They did so because they could. They already have some margin for error. The standings look quite favorable, and winning three of four games on the road against any opponent constitutes a pretty good run. So what is there to fuss about when a rookie pitcher stubs his toe?
They did so because they should. "We try to keep it positive for him ... for everyone," assistant general manager John Ricco said.
"Because it does help," Tom Glavine said recalling when Bobby Cox cut him considerable slack in a 7-17 season.
And they did so because it's true. Pelfrey has experienced growing pains, and he has taken baby steps in the appropriate direction.
The least forgiving and understanding among the Mets on this day was the man in question. Pelfrey was the losing pitcher in the Mets' shapeless, uneventful and altogether tedious 3-1 loss to the Diamondbacks. And though he was grateful for the consideration of his colleagues, he rejected it. "We're trying to win some games here," he said, "and I haven't won one yet."
He wasn't throwing himself on the sword, but rather stating fact. His record after five starts is 0-4. And no matter how empathetic his colleagues may be, he said, "I've got to throw a 'W' in there." If only he could be as patient as the Mets.
Pelfrey is a rookie despite his big-league service last season. And he is a prospect as well, the brightest pitching prospect in the organization. He hears that. He can't fully grasp it yet though because evidence is lacking. If only he could be as confident as the Mets.
He'd like to present some compelling evidence, more, certainly, than he did Sunday when pitched well enough to lose. Pelfrey hadn't pitched horridly. To borrow a term Ron Darling used in self-assessment following an unremarkable performance in his first calendar year in the big leagues, he was "un-horrid."
But he clearly was lacking in his abridged start against a team that hardly was on an offensive rampage as it lost the first three games of the series and the two preceding games. Pelfrey lasted 5 1/3 innings and threw 92 pitches to do so. He surrendered merely three hits, two of them doubles, but he walked four batters and hit two others. He allowed his opponent to score in the first inning as he had done in his previous three starts, and, unlike his other starts, he couldn't make his slider behave.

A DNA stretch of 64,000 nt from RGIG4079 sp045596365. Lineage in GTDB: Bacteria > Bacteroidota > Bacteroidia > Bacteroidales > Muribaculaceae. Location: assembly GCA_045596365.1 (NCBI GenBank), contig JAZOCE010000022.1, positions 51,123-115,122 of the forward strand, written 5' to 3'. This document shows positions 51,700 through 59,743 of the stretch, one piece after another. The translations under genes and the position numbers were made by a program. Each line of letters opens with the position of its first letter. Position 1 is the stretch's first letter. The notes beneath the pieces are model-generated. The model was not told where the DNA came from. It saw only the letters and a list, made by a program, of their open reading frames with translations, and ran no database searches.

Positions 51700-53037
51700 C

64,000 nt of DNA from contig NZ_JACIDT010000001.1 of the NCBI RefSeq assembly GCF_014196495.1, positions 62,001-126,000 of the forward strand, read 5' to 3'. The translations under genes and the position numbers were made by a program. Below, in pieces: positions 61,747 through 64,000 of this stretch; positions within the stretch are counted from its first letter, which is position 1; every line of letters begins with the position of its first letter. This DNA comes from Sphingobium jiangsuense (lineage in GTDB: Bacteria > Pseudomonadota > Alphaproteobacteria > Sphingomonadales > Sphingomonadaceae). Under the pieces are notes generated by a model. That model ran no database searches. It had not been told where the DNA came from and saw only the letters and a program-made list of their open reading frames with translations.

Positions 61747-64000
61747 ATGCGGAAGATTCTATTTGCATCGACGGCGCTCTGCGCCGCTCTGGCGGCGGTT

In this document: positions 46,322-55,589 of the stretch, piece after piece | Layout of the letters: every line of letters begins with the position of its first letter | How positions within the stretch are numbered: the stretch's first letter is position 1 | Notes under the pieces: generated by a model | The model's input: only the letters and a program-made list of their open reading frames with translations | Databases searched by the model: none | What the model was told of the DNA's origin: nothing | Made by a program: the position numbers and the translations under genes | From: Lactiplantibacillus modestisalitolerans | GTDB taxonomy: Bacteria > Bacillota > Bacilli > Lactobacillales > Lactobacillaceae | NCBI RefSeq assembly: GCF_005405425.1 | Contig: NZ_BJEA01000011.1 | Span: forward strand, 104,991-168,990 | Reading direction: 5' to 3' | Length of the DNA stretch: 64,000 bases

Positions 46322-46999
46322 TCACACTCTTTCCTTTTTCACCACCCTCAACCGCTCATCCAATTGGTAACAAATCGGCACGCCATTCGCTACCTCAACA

He took his own criticism. "I caused it," he said. "I shouldn't have hit them. I put myself in that position."
The hit batsmen, his third and fourth in what now is 25 1/3 innings, led to the third run, in the sixth inning. It scored on a sacrifice fly by Miguel Montero against Pedro Feliciano. The other runs were the result of the Diamondbacks' modest, piecemeal offense.
"Overall, I think he pitched pretty well," Willie Randolph said.
"He's making progress," Ricco said. "[Pelfrey's performance] would have looked better if we gave him some runs."
Instead, the Mets matched their season-low -- though they won the other game in which they scored once. Livan Hernandez, hardly new to the Mets, but new to the Mets-D-backs equation, pitched effectively for seven innings. He gained his third victory with a bend-don't-break performance, surrendering six hits, two by Endy Chavez, and three walks, two to Shawn Green. Ramon Castro drove in the Mets' run in the fourth, the only inning in which Hernandez allowed three baserunners. The Mets produced one baserunner after his departure.
And so the Mets' improbable run of dominance in the desert ended -- rather limply. They had won 13 straight road games against the D-backs. The end of the streak hardly was lamented.
It had been that sort of day for the Mets -- flat, without energy or passion. Even Jose Reyes didn't smile all that much despite making the play of the day, throwing out Carlos Quentin from the seat of his pants in the eighth.
For the most part, the Mets took the whole afternoon sitting down. And that had little to do with Pelfrey.
Marty Noble is a reporter for MLB.com. This story was not subject to the approval of Major League Baseball or its clubs.